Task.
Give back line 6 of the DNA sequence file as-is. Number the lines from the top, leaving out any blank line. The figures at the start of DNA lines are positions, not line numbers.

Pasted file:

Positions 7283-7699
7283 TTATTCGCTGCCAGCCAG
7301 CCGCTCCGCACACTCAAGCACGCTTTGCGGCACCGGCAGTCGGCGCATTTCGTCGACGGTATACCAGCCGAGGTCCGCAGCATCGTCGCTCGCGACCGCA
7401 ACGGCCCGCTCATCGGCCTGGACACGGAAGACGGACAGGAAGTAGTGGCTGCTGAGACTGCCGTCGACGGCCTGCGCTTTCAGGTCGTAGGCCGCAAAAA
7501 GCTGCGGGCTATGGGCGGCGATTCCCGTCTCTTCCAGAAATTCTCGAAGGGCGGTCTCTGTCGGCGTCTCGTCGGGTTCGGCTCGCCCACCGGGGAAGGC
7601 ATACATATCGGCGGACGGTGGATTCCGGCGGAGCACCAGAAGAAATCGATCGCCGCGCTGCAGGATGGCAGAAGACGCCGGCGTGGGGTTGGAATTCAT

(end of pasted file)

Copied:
7601 ATACATATCGGCGGACGGTGGATTCCGGCGGAGCACCAGAAGAAATCGATCGCCGCGCTGCAGGATGGCAGAAGACGCCGGCGTGGGGTTGGAATTCAT